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Perhaps one day this food will be grown in the North

Creating a new and sustainable food source for northern communities

July 31, 2015 — 

Food insecurity is widespread in many of Canada’s northern communities, leading to a variety of health problems such as obesity, diabetes, anemia, and heart disease. But a new research project by a biosystems engineering team at the University of Manitoba will tackle this issue by using innovative greenhouses to provide a sustainable solution for food production in northern communities.

The greenhouses will be built from natural and recycled materials and be powered by a combination of solar and biomass energy. They were developed by professors Qiang Zhang (team lead), Stefan Cenkowski and Kristopher Dick.

“The challenge of operating greenhouses in northern climates is the extremely high energy demand for heating and lighting,” says Zhang. “The greenhouse-biomass energy system we will develop will be energy self-sufficient and allow the northern communities to locally produce fresh, nutritious foods at affordable cost.”

To provide the plants with adequate light, the greenhouses will use specially designed, highly efficient LEDs (light-emitting diodes).

The greenhouses will also provide a venue for community gardening, which will offer a wide spectrum of social benefits to the northern communities, including personal well-being and community development.

“This project is aligned with one of the University’s research priorities of safe, healthy, just and sustainable food systems,” says Digvir Jayas, Vice-President (Research and International) at the University of Manitoba. “I congratulate Dr. Zhang and his colleagues on this funding and on their leadership in meeting a critical need in the north.”

The $249,306 in funding for this project was announced earlier this week by the Canadian Foundation for Innovation (CFI) John E. Evans Leaders Fund (JELF).

JELF, previously named the Leaders Opportunity Fund, was launched in 2005 to help universities attract and retain top researchers.

 

About the Canada Foundation for Innovation

The Canada Foundation for Innovation gives researchers the tools they need to think big and innovate. By investing in state-of-the-art facilities and equipment in Canada’s universities, colleges, research hospitals and non-profit research institutions, the CFI is helping to attract and retain the world’s top talent, to train the next generation of researchers, to support private-sector innovation and to create high-quality jobs that strengthen the economy and improve the quality of life for all Canadians.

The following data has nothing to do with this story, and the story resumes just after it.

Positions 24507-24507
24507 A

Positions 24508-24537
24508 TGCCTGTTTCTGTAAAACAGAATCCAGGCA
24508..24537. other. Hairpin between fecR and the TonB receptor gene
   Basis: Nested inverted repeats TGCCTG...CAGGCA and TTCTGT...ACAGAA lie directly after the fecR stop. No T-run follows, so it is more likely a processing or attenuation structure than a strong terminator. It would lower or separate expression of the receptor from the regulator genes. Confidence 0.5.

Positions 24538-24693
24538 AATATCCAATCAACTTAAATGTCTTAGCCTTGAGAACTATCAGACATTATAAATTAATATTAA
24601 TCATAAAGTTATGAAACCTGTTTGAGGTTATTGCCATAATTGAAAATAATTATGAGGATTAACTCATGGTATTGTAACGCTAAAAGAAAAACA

Research at the University of Manitoba is partially supported by funding from the Government of Canada Research Support Fund.

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One comment on “Creating a new and sustainable food source for northern communities

  1. Durgan

    I personally preserve much plant food by home dehydrating for off season use. The finished product keeps almost forever at various temperatures by
    being vacuum packed or similar methods. The nutrients are similar to fresh and the bulk and weight is a fraction of fresh, meaning shipping cost could be mininial.

    I post my efforts to UBC web site and keep a journal of my efforts. Please peruse the matter. It might be a solution with little effort to alleviate a very large problem in isolated communities.
    http://forums.botanicalgarden.ubc.ca/forums/fruit-and-vegetable-gardening.143/ U of BC site.

    http://durgan.org/2011/ Journal

    Reply

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